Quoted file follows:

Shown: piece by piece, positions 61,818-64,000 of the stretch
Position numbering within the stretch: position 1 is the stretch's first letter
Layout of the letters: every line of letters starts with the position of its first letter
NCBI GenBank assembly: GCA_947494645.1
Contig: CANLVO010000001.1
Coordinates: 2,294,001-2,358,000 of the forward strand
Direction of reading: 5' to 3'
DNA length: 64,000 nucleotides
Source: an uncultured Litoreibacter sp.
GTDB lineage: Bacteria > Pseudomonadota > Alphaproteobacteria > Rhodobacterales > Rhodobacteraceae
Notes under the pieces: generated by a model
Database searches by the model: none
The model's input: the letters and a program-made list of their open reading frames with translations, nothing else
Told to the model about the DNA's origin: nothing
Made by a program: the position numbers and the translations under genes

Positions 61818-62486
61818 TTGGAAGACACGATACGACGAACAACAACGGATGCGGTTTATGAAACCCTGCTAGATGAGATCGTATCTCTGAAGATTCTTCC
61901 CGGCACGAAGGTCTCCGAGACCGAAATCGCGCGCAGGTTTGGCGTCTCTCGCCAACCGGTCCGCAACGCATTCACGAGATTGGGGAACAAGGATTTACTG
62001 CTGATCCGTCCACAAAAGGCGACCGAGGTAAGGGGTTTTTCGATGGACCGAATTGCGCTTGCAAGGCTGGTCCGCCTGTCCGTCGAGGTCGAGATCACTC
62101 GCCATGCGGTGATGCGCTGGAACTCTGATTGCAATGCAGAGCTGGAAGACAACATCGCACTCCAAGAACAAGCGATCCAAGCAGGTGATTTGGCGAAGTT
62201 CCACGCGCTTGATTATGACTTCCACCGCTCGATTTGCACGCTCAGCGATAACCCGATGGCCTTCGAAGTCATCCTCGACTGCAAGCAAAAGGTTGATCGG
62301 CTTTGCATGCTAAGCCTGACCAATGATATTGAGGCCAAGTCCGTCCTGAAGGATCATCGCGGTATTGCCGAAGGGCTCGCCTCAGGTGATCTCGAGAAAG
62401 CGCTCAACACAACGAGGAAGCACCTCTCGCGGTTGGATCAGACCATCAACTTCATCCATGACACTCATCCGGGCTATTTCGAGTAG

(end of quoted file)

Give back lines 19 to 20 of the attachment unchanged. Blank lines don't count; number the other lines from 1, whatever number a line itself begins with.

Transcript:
62001 CTGATCCGTCCACAAAAGGCGACCGAGGTAAGGGGTTTTTCGATGGACCGAATTGCGCTTGCAAGGCTGGTCCGCCTGTCCGTCGAGGTCGAGATCACTC
62101 GCCATGCGGTGATGCGCTGGAACTCTGATTGCAATGCAGAGCTGGAAGACAACATCGCACTCCAAGAACAAGCGATCCAAGCAGGTGATTTGGCGAAGTT